One of the keys to getting a successful tomato harvest is to start off with the correct variety. Unfortunately the proper variety for one area of the country is different for other areas of the country. This is because there are different diseases and insects present in certain areas, and it would be best to choose a tomato cultivar that is resistant to such strains. This can be a confusing task, as I’m sure you’ve heard about the heirloom tomatoes, as well as the disease resistant hybrids, that are updated every year.
Different varieties of tomatoes ripen at different times. If you want to get tomatoes as soon as possible you can select an early tomato variety such as Fourth of july or Early girl. They can begin producing tomatoes as early as 60 days from being transplanted into your garden. You can also choose midseason and late season tomato cultivars to enjoy a harvest all season long. When you buy a particular variety generally it is marked with “days to maturity”. This means when you can start expecting ripe produce after you have transplanted your seedlings into your garden.
Perhaps you have heard of indeterminate and determinate tomatoes. Determinate tomatoes will stop growing when the plants begin to flower. Unfortunately most of the tomatoes will ripen at about the same time, therefore there is not much of a time span to enjoy the tomatoes. If you like to can your tomatoes this is not a problem, as all the fruit ripens in about 2 weeks. One of the advantages of determinate tomatoes is the fact that they stay relatively small, and don’t need to be staked. If you are growing your tomatoes on a patio or in containers don’t feel you need to select a determinate variety. A good choice would be a patio or bush variety, as they will stay compact, but at the same time produce tomatoes all season long. Indeterminate varieties will product vegetables all season long. The vines will continue to grow, and need to be staked. If you don’t stake your plants they may fall over or even snap when large heavy tomatoes begin to set on the plants.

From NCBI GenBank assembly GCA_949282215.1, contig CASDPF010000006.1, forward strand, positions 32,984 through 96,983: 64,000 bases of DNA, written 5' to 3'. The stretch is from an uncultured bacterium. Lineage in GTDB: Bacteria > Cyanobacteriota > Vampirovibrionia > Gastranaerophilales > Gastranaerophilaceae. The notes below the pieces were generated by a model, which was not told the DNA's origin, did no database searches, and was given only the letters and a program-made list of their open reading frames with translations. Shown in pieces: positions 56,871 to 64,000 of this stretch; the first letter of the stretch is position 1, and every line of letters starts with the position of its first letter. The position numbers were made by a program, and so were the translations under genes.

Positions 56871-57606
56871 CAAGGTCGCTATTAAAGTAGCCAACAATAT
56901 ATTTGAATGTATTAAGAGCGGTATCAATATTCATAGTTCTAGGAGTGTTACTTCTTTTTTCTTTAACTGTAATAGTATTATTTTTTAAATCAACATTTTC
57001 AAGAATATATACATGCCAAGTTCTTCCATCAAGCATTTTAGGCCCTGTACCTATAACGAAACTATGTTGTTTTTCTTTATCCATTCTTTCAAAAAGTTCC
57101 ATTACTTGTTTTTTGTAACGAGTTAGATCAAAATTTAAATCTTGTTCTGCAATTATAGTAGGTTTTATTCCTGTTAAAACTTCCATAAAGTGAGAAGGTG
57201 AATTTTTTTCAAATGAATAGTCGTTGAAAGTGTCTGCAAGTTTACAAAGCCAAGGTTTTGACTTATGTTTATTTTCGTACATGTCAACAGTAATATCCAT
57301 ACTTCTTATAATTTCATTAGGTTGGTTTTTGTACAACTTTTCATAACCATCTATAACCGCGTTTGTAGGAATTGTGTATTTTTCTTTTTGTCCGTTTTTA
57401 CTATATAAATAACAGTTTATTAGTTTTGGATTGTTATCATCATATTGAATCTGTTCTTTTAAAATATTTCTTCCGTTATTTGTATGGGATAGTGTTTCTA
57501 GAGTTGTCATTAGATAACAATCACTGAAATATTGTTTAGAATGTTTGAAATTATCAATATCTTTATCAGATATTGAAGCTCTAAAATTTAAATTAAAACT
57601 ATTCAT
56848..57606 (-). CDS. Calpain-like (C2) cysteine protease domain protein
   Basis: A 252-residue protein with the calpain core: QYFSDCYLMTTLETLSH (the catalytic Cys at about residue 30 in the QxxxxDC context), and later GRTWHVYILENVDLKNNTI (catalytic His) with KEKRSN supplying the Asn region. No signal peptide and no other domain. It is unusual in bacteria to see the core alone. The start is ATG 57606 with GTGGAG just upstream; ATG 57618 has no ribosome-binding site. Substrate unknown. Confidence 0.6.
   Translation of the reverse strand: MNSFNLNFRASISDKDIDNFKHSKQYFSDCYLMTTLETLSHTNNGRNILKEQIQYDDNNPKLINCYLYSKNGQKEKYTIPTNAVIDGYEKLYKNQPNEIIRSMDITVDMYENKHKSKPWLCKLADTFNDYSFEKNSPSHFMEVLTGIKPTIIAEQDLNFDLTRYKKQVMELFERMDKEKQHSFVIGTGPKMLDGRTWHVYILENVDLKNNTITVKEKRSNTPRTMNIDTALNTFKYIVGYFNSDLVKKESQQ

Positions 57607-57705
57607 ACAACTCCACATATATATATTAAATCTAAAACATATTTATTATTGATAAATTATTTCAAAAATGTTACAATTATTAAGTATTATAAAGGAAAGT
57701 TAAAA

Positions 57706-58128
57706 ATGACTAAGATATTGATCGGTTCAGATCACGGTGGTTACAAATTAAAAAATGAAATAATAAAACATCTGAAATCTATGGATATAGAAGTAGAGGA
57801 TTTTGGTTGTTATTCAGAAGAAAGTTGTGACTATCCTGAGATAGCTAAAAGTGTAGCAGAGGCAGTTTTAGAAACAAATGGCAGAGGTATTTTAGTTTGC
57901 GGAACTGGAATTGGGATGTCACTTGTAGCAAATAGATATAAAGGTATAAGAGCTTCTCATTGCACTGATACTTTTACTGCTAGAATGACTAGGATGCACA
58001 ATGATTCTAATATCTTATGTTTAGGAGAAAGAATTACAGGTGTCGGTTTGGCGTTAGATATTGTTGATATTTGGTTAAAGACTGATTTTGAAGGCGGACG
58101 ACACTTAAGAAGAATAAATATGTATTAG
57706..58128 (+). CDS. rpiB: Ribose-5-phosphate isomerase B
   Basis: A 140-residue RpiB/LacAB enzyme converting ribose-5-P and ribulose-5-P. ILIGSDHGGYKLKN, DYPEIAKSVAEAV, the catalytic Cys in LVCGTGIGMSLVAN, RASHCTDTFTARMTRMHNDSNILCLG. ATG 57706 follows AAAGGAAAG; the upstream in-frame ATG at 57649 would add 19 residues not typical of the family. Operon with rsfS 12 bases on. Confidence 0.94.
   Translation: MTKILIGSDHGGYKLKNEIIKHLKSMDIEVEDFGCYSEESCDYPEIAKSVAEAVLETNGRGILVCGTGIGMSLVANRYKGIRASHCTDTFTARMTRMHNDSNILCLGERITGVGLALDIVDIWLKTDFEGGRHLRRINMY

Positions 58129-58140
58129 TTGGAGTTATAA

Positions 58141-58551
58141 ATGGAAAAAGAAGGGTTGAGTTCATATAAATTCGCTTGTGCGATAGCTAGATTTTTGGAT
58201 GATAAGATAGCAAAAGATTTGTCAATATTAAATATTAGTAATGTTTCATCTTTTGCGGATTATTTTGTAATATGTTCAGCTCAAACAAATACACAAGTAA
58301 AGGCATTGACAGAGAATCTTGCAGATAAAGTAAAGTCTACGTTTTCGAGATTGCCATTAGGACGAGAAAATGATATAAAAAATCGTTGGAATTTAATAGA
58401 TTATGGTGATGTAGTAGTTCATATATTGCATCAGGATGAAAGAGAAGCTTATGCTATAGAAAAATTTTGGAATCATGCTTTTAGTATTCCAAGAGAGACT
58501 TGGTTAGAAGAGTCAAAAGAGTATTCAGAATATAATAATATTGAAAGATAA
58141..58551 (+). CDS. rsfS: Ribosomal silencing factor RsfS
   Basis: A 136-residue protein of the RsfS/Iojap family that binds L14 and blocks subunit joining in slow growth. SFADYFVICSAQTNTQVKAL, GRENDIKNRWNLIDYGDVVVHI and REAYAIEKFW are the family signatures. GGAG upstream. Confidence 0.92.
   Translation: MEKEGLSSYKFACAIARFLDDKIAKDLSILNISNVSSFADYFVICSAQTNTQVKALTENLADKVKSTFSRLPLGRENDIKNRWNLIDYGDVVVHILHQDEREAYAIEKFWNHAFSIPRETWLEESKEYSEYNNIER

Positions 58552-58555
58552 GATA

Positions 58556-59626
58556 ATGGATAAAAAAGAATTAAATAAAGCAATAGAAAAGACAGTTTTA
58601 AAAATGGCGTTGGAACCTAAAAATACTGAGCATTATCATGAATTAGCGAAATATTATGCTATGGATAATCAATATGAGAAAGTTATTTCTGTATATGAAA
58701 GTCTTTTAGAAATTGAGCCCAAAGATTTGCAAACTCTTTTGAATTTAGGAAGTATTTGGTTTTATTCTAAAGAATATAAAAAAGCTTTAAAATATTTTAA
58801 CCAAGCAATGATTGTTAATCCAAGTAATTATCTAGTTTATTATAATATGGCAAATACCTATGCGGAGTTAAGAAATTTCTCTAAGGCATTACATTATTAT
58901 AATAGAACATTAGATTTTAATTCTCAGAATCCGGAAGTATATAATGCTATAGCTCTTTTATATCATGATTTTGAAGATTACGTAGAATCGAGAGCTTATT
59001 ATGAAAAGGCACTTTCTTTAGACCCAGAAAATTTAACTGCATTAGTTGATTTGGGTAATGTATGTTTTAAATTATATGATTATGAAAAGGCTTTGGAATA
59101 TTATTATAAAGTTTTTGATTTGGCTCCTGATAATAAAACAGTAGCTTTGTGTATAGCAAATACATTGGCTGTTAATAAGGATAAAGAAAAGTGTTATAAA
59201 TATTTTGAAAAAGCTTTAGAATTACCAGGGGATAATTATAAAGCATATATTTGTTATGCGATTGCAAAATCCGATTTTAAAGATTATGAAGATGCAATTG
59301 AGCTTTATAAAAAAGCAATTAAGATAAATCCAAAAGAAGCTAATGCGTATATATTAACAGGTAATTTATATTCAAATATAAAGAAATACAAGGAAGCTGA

When selecting a tomato variety think about what you intend to do with your tomatoes. Will you be canning them, freezing them, trying to win at the county fair with the largest tomato,eating them in salads or sandwiches, or making tomato sauce with them. Depending upon your goal, will definitely influence the tomato variety you select. Plum tomatoes definitely make the best tomato sauce, so if that is what you want to do with your tomatoes choose a type of plum tomato for your garden. If you like smaller tomatoes you might want to grow cherry or plum tomatoes, both of which are excellent in salads.
Tomatoes are bred to resist certain diseases. If you have looked in seed catalogs, or visited local nursery’s I am sure you have seen various initial after the plants. This includes F which stands for fusarium resistance, N which stands for nematode resistance, or V which stands for verticillium resistance. Additionally you may see a T that stands for resistance to tomato mosaic virus, or A which stands for alternaria which is a fungus that results in early blight. If you have a local extension agency in your area contact them to see what diseases are common in your area.